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Old 01-16-2014, 04:43 PM
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Inc or LLC?

Hello

I am an owner of a child care center, that I have been operating for 2 years now. I have spent the last two years barely making a profit, trying to keep the taxes current. I am now in my 3rd year of business and have added some new programs which will create a greater profit this year. I have been told by some other child care business owners that I might need to consider changing my business from an INC to an LLC, to ease some of the tax obligations.

Would changing my business structure from INC to LLC be more beneficial? Im not easily persuaded, but I thought it was worth the research. Constructive criticism is greatly appreciated!



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Old 01-16-2014, 06:18 PM
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Originally Posted by 2binspire View Post
Would changing my business structure from INC to LLC be more beneficial?
I guess it depends and hard to accurately point out. I assume your LLC as SMLLC,NOT MMLLC filing form 1065,also assume that your INC as either S- or C- Corp then, you may convert to a SMLLC by creating an SMLLC fom INC. Unless you make a specific election, the SMLLC would be "disregarded" for tax purposes and therefore you'd report taxes on Sch C/Sch SE, without need for a cumbersome return of 1120 or 1120S. Despite being treated as separate with regard to liability, a SMLLC's profits or losses can still be reported on your individual income tax filing on 1040. Along with easing your reporting requirements, you may also save on tax preparation costs since you don't need a separate filing UNLIKE the INC return. The MLLC is a fairly new type of business structure formed under state statutes that's similar to corporations, INCs, in that owners have only limited personal liability for any actions and debts of their companies. The levels of protection vary by state, but generally debtors can't put liens on an SMLLC owner's' personal property. Without an SMLLC, an owner's personal assets could be claimed in any lawsuit or debt-recovery action against his company. An SMLLC doesn't, however, protect personal assets that are used as collateral for a business loan. Some business owners use the structure of a C corp to limit their personal liability, however, the IRS taxes profits of a C corp at the corporate level and dividends at the shareholder level, so a C corp's owners face a double tax. Owners of an SMLLC report their shares of a biz’s profits or losses on individual tax returns at a lower rate.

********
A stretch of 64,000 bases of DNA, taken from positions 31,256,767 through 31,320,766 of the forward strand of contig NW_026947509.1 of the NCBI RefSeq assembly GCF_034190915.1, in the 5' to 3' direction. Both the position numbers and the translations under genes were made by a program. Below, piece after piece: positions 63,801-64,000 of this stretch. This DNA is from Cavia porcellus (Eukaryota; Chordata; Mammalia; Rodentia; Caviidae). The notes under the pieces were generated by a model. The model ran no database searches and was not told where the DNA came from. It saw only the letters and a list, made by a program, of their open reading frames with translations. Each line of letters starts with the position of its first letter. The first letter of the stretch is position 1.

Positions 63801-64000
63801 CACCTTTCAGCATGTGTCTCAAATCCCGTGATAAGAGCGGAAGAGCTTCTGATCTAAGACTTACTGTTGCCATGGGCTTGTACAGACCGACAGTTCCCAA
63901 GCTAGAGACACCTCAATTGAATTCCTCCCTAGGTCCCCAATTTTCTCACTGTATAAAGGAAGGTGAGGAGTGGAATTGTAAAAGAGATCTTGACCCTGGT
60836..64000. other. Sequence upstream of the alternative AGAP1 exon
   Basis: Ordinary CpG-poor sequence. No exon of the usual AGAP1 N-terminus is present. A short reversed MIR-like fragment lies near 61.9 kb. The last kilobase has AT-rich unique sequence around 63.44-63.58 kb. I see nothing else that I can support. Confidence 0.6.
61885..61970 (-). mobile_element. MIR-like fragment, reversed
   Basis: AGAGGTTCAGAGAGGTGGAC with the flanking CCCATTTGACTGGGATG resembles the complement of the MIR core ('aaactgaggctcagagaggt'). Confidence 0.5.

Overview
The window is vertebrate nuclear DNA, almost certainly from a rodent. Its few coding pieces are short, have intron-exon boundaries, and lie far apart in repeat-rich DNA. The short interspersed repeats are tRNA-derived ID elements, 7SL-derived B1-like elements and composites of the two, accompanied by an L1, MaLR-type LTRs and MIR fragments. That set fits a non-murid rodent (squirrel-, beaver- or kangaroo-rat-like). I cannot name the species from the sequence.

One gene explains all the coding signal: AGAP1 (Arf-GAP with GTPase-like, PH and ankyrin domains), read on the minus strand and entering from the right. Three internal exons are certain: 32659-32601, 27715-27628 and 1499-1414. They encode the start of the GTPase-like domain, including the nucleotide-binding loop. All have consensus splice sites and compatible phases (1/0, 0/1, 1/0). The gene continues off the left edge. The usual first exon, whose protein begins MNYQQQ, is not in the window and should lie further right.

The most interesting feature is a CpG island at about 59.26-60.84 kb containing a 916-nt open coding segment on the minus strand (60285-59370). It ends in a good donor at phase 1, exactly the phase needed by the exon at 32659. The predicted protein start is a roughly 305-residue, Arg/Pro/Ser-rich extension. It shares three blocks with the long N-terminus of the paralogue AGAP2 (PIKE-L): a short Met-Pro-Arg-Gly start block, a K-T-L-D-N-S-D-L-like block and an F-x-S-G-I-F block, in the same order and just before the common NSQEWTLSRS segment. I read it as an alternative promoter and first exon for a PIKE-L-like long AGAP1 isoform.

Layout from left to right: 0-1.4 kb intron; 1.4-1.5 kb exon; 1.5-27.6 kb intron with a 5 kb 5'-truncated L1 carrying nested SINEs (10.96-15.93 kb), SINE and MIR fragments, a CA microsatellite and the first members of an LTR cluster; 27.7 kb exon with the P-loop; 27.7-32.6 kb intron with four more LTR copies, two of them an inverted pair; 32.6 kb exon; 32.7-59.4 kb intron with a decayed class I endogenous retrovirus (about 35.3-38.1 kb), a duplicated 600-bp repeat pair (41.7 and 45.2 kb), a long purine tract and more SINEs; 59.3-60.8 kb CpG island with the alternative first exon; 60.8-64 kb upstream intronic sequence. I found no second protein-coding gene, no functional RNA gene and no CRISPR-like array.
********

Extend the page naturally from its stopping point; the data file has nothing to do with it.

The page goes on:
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Old 01-16-2014, 09:06 PM
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Thanks for the information. Another question, In an LLC (SMLLC or MMLLC) does the employer still have to match employee payroll withholdings taxes?



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Old 01-16-2014, 09:10 PM
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" In an LLC (SMLLC or MMLLC) does the employer still have to match employee payroll withholdings taxes?"=====>>>cORRECT; Aslong as you hire EE(s), you ,as an ER, must match EE payroll w/h, FIC taxes I mean.



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Old 01-16-2014, 09:28 PM
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Originally Posted by Wnhough View Post
" In an LLC (SMLLC or MMLLC) does the employer still have to match employee payroll withholdings taxes?"=====>>>cORRECT; Aslong as you hire EE(s), you ,as an ER, must match EE payroll w/h, FIC taxes I mean.
however, on Sch C line 23, you can deduct EE payroll w/h matched by you.